The original post was written by Tara-Lynn Hughes on LinkedIn in March 2017.
Imagine if you could travel back in time to when you started your first job? Think about it… What would you do differently? Would you laugh…or would you cringe at the perceptions of your younger self?
While you’re answering these questions, you’re likely thinking: “If only I knew then what I know now…”
I know what you mean.
In fact, I said that to myself numerous times while I wrote this blog! I also realized that revisiting past experiences can be quite enlightening.
Curious to see what I mean? Take a peek into my past and discover some valuable career advice I learned along the way:
Ask for help or forever hold your peace.
Asking for help can be down-right difficult. It can be uncomfortable –not to mention, it can instantly devour your pride.
At the same time, asking for help can be worth it – especially when it comes to your career.
After working for twelve years in Corporate Communications at TD’s head office in Toronto, I was craving a new journey. When I was given the opportunity to move into Retail Banking, I knew I couldn’t do it all on my own; the job involved a move across the country, and my husband and I had two young children at the time!
To make it all possible, my husband ended up leaving his job and being a stay-at-home dad. I’m not saying this works for everyone – but as a mom, sometimes you have to admit that you can’t do it all.
Maybe for you, asking for help means asking a family member to lend a hand, or coordinating with your manager to embrace flex-work options.
Every situation is unique – but don’t let fear or pride stand in the way of your career and its future.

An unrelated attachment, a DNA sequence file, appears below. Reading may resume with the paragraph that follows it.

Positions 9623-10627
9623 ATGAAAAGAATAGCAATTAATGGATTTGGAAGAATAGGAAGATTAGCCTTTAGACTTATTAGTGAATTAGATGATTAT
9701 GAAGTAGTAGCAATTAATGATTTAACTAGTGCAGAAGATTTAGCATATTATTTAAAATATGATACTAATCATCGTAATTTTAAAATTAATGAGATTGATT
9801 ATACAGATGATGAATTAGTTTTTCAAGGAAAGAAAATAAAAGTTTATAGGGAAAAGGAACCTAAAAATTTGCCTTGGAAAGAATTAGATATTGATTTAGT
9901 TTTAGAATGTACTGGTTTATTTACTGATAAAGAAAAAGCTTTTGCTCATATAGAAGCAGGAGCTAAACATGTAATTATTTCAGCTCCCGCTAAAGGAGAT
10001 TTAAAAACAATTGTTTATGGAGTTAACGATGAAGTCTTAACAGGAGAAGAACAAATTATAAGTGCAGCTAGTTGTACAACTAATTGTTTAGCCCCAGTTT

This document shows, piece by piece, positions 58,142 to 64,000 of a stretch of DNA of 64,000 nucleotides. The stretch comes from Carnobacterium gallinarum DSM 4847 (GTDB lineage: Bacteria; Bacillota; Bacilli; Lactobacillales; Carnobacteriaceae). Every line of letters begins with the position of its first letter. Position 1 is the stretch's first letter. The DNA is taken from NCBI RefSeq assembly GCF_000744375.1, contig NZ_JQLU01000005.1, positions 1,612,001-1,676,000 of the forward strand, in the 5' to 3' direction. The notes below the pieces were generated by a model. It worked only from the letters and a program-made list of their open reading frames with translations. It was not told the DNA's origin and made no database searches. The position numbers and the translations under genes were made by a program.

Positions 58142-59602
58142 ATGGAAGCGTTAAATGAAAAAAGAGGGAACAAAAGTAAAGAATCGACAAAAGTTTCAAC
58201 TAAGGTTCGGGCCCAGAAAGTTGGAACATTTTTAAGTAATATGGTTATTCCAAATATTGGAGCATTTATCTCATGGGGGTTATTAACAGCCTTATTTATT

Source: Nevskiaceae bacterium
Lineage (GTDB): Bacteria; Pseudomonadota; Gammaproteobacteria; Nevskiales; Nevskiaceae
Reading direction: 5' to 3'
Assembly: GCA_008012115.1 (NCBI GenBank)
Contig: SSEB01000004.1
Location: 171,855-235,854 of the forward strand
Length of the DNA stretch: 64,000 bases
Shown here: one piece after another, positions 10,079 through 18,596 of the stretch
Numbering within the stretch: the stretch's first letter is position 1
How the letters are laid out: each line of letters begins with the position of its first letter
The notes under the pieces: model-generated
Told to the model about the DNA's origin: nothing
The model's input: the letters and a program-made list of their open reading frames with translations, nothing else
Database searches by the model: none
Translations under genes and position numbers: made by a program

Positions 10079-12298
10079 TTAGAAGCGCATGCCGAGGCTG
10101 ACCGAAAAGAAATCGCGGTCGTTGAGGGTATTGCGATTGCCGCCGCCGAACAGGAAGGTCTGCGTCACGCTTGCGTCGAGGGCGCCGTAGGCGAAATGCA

Confidence is beautiful. It’s also extremely powerful.
I’ll never forget my last day in Corporate Communications when a colleague said to me: “Tara, you are either really brave or really stupid. You seem happy here, why rock the boat?“…
When I look back, making that cross-country move was the best thing I could have ever done for my career. It was out of my comfort zone – and it allowed me to try something completely new. On top of this, it was also a huge adrenaline rush!
The moral here is: don’t get stuck in a career paradigm. It’s easy to tell yourself: ”Well, I’ve never worked in that business line – therefore, I’m not qualified…”
Instead, you should pay attention to the soft skills in your career ‘tool box’; they can not only get you the job of your dreams — but they can also help you keep it.
Don’t be reluctant to shares your dreams and aspirations.
They say ‘the best advice comes from those that have been there or lived it’. That’s why mentors are so important.
Before I made the move to Victoria, BC I had several senior leaders tell me I should go into Retail. Every single time, I was laughing in my head, thinking, ‘How on earth can I lead a whole district of branches when I’ve never worked in a branch myself?”
It turns out, they were right. They saw something I didn’t (my hidden strengths and my ability to succeed).
Having a mentor is not a sign of weakness; it shows you are smart and driven to propel your career.
Leverage your mentors, and take their advice to heart.
If the shoe doesn’t fit – another one will.
If you’re in a job and realize that it just doesn’t ‘feel’ right, that’s OK. These are growing pains – and they’re normal.
Always remember that life is much simpler than we make it. When you wake up, you should be excited to tackle your day.
You don’t need to mold or fit other people’s ideas; your career is yours and only yours. Be honest with yourself and by doing so, you’ll find a job that in end, you love!
Never underestimate the art (and value) of being a good listener.
You can’t be in a people business if you don’t value relationships. As a result, it’s important to be the best listener you can be.
Here’s your recipe for success: Repeat things that the person says, paraphrase their wording, and match their body language to your own.
In the end, this will help you build relationships and create a network that you can leverage down the road.
When it comes to your career, I challenge you to take a chance; however big or small it may be. A calculated career risk, seeking out a network of support or simply being open to change can have an immense impact on your journey.
It did for me!